This Sunday sees the latest changeover in registration marks in the UK and the potential for those with a dirty mind to read rude things into new plates.
Following the standard DVLA formula, all cars registered from September 1 will carry the 69 year marker – 9 to mark the year 2019 and 6 to represent the second half of the year.
The sexually suggestive index offers plenty of scope to read smutty things in new registration plates but there are already plenty of far more explicit numbers out there.
As part of research into reactions to the new 69 plates, Carwow tracked down some of the rudest registrations on sale right now, with prices ranging from less than £5,000 to a staggering £150,000.
That makes the ORG 45M plate a very expensive rude joke, although it’s still some way off the most expensive number plates in the country.
The DVLA has a policy of withholding certain registrations if the combination of numbers and letters are thought to be in poor taste or likely to cause embarrassment or offence.
However, some older plates clearly pre-date the policy, with the 1988/89 registration F4 NYS still on the market for £4,495 and the even older SHA 66R from 1976/77 advertised for £4,490 on an online registration sale site.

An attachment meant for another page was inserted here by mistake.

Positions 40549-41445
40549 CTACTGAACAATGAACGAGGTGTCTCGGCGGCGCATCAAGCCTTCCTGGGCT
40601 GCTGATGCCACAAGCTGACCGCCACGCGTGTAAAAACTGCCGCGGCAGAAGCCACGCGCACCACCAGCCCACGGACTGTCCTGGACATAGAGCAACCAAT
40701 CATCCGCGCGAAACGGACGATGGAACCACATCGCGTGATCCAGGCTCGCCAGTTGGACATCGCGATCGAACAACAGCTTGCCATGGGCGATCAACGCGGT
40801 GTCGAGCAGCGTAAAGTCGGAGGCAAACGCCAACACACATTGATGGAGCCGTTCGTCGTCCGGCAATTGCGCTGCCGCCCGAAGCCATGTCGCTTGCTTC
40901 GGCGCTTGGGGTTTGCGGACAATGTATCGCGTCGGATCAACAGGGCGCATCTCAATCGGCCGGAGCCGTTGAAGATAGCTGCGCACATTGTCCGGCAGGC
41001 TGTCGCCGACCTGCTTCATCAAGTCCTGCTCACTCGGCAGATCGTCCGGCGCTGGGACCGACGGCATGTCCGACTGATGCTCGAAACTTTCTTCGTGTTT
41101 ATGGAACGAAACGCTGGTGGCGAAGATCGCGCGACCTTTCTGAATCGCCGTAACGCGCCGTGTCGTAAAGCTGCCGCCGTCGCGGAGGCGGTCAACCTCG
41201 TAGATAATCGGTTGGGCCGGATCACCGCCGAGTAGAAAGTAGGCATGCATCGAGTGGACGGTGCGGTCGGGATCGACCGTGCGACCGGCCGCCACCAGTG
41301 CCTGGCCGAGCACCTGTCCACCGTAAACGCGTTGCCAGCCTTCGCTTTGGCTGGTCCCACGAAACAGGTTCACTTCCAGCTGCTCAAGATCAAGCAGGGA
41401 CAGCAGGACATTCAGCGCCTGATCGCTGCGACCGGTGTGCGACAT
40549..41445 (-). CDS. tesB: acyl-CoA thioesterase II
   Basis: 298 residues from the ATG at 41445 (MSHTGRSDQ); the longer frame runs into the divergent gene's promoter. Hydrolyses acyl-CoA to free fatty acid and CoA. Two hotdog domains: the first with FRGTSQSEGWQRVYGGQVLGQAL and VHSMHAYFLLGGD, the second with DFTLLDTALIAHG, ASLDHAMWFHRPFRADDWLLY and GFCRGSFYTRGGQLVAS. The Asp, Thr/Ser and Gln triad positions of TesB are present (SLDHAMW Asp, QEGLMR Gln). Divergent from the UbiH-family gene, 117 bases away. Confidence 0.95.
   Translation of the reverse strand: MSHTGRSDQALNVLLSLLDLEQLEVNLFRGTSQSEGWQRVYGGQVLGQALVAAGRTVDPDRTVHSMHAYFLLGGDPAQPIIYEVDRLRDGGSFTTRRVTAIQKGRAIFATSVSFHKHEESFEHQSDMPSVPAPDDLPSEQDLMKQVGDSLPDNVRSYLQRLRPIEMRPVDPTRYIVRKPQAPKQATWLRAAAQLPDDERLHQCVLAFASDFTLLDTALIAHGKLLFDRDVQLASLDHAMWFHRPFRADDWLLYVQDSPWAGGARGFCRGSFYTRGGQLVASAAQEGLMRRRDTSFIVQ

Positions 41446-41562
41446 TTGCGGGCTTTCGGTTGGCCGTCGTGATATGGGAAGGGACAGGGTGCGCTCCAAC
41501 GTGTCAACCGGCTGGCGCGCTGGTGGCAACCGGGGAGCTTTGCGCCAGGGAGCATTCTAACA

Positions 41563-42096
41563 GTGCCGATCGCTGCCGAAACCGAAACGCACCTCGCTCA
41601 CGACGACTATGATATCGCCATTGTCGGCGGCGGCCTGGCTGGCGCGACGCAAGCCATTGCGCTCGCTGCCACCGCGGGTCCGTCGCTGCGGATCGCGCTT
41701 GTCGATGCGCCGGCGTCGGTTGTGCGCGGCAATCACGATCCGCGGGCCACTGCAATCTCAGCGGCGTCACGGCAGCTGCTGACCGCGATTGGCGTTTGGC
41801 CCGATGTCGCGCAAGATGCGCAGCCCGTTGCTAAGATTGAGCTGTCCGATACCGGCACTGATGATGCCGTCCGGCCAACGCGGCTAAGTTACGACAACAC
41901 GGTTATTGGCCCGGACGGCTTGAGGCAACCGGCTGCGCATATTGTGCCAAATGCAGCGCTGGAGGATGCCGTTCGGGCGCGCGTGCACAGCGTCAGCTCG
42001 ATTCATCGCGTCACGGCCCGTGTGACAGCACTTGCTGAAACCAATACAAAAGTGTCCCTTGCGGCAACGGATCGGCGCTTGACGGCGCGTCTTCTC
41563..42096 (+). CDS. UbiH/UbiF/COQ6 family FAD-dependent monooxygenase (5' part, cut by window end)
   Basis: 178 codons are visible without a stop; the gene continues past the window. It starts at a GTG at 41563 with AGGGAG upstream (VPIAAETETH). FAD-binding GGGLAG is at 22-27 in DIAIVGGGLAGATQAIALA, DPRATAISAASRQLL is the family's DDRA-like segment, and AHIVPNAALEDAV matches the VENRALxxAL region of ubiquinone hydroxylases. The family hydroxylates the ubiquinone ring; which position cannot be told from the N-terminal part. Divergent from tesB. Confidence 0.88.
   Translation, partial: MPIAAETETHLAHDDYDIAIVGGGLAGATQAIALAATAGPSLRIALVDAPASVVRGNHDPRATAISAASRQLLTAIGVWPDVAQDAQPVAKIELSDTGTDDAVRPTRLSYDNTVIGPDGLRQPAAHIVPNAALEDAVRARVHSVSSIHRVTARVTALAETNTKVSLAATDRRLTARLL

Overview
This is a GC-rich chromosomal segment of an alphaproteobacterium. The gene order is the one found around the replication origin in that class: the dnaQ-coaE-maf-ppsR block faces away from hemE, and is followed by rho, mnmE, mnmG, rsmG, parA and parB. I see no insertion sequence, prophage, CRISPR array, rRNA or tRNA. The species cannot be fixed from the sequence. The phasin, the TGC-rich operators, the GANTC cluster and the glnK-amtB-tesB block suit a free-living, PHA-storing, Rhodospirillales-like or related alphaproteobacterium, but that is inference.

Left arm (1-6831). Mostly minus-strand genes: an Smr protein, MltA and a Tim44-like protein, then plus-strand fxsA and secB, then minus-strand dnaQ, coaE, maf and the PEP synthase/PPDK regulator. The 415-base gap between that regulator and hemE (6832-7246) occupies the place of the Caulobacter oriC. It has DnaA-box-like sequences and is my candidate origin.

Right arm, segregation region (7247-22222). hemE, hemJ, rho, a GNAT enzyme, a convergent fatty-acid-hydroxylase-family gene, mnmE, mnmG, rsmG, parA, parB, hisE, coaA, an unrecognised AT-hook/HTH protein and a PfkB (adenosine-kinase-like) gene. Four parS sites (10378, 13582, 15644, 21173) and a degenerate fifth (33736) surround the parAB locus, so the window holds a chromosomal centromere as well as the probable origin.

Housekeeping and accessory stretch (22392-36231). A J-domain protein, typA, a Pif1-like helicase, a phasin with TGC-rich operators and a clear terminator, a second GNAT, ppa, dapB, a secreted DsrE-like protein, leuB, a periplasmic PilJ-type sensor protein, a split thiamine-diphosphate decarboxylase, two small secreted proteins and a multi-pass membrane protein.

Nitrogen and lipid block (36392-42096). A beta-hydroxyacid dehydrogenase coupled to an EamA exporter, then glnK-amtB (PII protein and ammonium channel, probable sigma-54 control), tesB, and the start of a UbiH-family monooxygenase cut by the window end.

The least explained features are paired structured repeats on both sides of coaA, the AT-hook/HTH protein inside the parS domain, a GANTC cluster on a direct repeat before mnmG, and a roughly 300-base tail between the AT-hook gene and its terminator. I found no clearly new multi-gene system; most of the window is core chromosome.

Naughty number plates
The research also found that the 69 plates polarised opinion. While a fifth of those questioned said it would put them off purchasing a car until the next plate change in March 2020, a third said it would actively encourage them to consider buying a new car.
It also uncovered stark geographical differences, with drivers in the north-west most likely to choose something controversial. Two-thirds of drivers in the region who had bought a personalised number plate said they had deliberately chosen a cheeky or controversial one. Those in the south-west were next most likely to go for something saucy – at 55 per cent.
But motorists in the north-east were less amused by rude registrations, with only one in five opting for something suggestive.
Mat Watson, motoring expert at Carwow, commented: “Drivers are always looking at ways to personalise their car, with modern drivers now more than ever seeing it as an extension of who they are and a reflection of their status, so it’s no surprise to see how many vanity plates are on the road. Our research shows that the ‘69’ registration plates have inspired the cheekier motorists amongst us into thinking it might be time to invest in new wheels.
“Considering there are strict guidelines around what number plate combinations are and aren’t approved, with swear words and saucy acts all previously banned by the DVLA, some of the plates you can get away with are quite surprising providing you’re willing to be creative, and the new numbers certainly give drivers something to work with.”